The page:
Are prenups binding in Australia?

Something I commonly hear when talking to non family lawyers is: “I’d like my clients to protect their assets from divorce, but prenups aren’t binding in Australia…”

Well actually, they are!

Prenups (or as we know them: ‘Binding Financial Agreements’ – BFA’s for short) ARE legally binding (provided they are done properly). BFA’s can be entered into by married couples, de facto couples and same sex couples.prenup-infographic-3

And they are not as uncommon as you might think. With such a high rate of separation and divorce in Australia, many people who have already been through a divorce and property settlement are keen to avoid going through ‘the system’ all over again in their next relationship. BFA’s give them an option to agree with their new partner what will happen if they do separate in the future. This means they have the conversation about what each of them thinks is ‘fair’ at the start of the relationship, rather than at the end, when they are less likely to see eye to eye.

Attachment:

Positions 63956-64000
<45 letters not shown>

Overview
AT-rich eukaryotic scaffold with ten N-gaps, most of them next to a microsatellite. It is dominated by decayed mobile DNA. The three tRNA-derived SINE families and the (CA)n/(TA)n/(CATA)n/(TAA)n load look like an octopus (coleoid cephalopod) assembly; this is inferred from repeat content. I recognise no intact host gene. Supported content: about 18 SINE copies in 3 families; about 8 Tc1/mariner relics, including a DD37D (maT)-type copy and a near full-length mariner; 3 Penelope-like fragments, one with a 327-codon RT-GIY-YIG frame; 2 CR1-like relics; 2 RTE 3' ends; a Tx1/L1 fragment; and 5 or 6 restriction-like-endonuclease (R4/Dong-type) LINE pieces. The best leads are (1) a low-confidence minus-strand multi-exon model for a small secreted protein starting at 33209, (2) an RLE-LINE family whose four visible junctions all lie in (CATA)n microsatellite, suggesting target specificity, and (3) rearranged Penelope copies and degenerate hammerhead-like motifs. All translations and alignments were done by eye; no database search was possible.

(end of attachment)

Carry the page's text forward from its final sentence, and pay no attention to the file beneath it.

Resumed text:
BFA’s are also a popular choice if one person expects to receive a large inheritance in the future, or a large gift from family members, and wants to protect that from a claim by their spouse in the event of separation. BFA’s can also cover things such as: property owned at the start of the relationship, superannuation, trusts, companies, spousal maintenance and even lottery wins.

Already married or in a de facto relationship? It’s not too late! BFA’s can also be entered into after the start of a de facto relationship or marriage.

Are BFA’s complicated and expensive? Yes, they can be, but for a BFA to be an effective protection for you, just like any contract, it needs to be very detailed. And compare that initial expenses against what you might have to pay if you end up in Court. Think of it as an insurance policy – you pay for it as protection ‘just in case’ and then hope you will never need to look at it again.

Prenups / BFA’s do not have to be the big scary romance killer that a lot of people think they are. It is all about having a conversation now (when things are good) about what each of you think would be appropriate if you do separate, and then having that agreement made binding.

Thinking about a BFA? You will each need independent advice from your own family lawyer.

Contact Farrar Gesini Dunn for an appointment with one of our solicitors to discuss how we can help you.


By Kasey Fox Lawyer

Kasey Fox is a Family Lawyer at Farrar Gesini Dunn in our Canberra Office

By |2018-04-30T12:13:00+00:00January 5th, 2016|

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